Why You Should Always Vote

Updated on October 29, 2018
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I'm a freelance writer trying to defy the millennial stereotype through hard work. Joy is in the little things.

As the political world becomes more and more overrun with candidates that we feel are the lesser of two evils, many feel that voting isn’t worth it. The electoral college leaves those living in predominantly Democrat or Republican states feeling as if their voice will be lost, regardless of their views. This feeling of insignificance may not be entirely in the voters’ heads. Prior to the 2008 election, Kevin Lanning, PhD, paraphrased University Minnesota psychologist Paul E. Meehl, stating “The probability that I'll be the deciding vote in the 2008 presidential election is much smaller than the chance that I'll get hit by a car on the way to the polls.”

Aside from this, voting is a relatively large time commitment, and registration costs money. And if you plan to be educated on what you’re voting for, the time commitment can rapidly grow as you take time out of your day to learn about what each candidate stands for.

So, Is It Worth It?

With all of this ringing true, many voters approach each election asking themselves “does it even matter if I vote?” This is an important question, and it is important that voters of all ages fully understand the answer. While the answer from most will be a resounding “yes,” most people don’t actually have a well thought out explanation as to why. While referencing the fact that many have fought and died to accomplish voting rights is inspirational and nationalistic in nature, it doesn't change the fact that individual votes don’t seem to hold much weight in today’s political environment. So why, really, does it matter if you vote?

Candidates and Public Opinion

While your individual vote for President may not sway your state or the winner of the election, it does give you a voice in some ways. Candidates respond to public favor. They need to maintain the public’s favor in order to maintain their positions. For this reason, they take a deep interest in what the majority of people want. Your vote may not directly impact who becomes president, but it can give more of a voice to the issues you find important. It can make politicians on any level pay more attention to immigration, gun laws, tax breaks, or any other issue that you hold near and dear to your heart.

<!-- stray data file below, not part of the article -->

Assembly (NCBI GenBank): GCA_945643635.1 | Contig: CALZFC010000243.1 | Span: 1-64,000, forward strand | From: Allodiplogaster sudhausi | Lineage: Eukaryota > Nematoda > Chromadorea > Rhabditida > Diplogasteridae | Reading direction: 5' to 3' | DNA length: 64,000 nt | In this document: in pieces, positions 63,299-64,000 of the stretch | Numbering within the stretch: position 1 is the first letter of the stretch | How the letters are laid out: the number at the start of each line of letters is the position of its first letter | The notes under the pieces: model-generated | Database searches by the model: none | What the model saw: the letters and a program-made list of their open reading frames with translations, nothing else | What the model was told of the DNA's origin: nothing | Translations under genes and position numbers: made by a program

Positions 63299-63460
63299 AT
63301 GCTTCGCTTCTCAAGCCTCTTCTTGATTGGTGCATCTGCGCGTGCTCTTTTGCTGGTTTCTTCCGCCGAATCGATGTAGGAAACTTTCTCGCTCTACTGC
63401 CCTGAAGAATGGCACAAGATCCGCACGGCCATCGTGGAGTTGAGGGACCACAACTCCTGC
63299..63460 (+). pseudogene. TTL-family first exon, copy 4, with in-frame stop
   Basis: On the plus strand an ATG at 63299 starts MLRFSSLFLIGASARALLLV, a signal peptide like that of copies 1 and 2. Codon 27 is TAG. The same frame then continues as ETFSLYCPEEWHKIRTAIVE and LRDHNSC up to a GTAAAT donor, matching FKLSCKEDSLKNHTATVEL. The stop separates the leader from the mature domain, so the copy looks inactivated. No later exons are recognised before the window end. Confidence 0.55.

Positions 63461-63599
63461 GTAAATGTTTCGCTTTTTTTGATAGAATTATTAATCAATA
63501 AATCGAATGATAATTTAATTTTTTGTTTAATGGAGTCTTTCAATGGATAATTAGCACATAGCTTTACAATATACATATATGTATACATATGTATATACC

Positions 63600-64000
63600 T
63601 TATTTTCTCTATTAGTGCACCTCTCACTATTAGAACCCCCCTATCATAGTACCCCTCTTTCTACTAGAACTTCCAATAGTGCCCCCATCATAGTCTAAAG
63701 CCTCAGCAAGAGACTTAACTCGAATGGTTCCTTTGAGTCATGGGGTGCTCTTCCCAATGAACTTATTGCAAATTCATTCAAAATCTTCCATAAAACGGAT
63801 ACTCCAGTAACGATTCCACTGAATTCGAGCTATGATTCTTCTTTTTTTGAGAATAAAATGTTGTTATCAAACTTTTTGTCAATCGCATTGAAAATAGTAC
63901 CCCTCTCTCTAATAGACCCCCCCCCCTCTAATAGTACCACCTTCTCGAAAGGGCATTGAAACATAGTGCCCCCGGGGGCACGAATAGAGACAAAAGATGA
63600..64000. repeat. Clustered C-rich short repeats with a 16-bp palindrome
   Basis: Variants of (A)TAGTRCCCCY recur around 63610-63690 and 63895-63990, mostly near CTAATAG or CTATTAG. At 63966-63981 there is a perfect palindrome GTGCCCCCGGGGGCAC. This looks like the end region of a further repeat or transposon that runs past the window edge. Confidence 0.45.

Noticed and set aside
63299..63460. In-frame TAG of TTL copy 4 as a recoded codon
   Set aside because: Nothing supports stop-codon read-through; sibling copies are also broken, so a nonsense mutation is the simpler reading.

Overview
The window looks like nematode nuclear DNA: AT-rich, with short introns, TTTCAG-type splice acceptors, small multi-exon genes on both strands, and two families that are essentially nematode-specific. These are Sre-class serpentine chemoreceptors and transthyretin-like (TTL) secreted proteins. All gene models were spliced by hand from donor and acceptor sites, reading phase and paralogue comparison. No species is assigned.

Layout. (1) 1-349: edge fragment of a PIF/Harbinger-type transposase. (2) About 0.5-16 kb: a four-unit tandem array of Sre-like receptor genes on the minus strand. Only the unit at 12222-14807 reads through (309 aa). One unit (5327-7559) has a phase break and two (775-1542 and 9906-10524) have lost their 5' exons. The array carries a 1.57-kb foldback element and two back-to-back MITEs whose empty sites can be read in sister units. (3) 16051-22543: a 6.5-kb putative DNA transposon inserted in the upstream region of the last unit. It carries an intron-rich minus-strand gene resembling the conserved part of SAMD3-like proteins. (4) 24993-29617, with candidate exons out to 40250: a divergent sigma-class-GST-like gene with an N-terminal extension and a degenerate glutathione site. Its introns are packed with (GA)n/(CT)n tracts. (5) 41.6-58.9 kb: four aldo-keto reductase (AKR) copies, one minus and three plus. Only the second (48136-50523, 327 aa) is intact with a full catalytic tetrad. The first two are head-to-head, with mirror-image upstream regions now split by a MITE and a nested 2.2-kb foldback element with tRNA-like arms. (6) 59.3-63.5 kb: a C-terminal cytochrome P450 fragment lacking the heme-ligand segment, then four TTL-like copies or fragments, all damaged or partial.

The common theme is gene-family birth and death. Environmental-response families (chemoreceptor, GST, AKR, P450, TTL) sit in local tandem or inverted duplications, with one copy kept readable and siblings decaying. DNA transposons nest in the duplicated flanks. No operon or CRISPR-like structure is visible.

Local Elections Are Important, Too

The sense of insignificance one feels during the presidential election is not nearly as present in local elections. Congressional and gubernatorial elections, tend to be much closer than elections for the presidency. These elections are also extremely important in shaping the political future of America, and are another reason that voting is incredibly important. Election turnouts spike astronomically during presidential elections, mostly due to the large amount of media coverage these elections see. However, midterm elections are incredibly important, too. Senators, Representatives, and local officials have a large say in many monumental political decisions. If you don’t feel that your vote for president is worthwhile, at least take the time and money to visit the polls to vote for these officials and have your voice heard on a level that is much closer to home. These representatives will largely determine where your tax money goes. If that doesn’t make the registration fee worth it, not much will.

Stay Educated

Voting also makes you keep a closer eye on politics and current events. Few people would agree that it is wise to vote blindly. Consequently, you must be more aware of the events around you if you plan to vote consistently. This not only makes you more educated and keeps you in sync with the world in which you live, but also makes you more likely to advocate for the changes that you recognize need to be made. Information is a catalyst of progress, and voting creates a need for information.

This content reflects the personal opinions of the author. It is accurate and true to the best of the author’s knowledge and should not be substituted for impartial fact or advice in legal, political, or personal matters.


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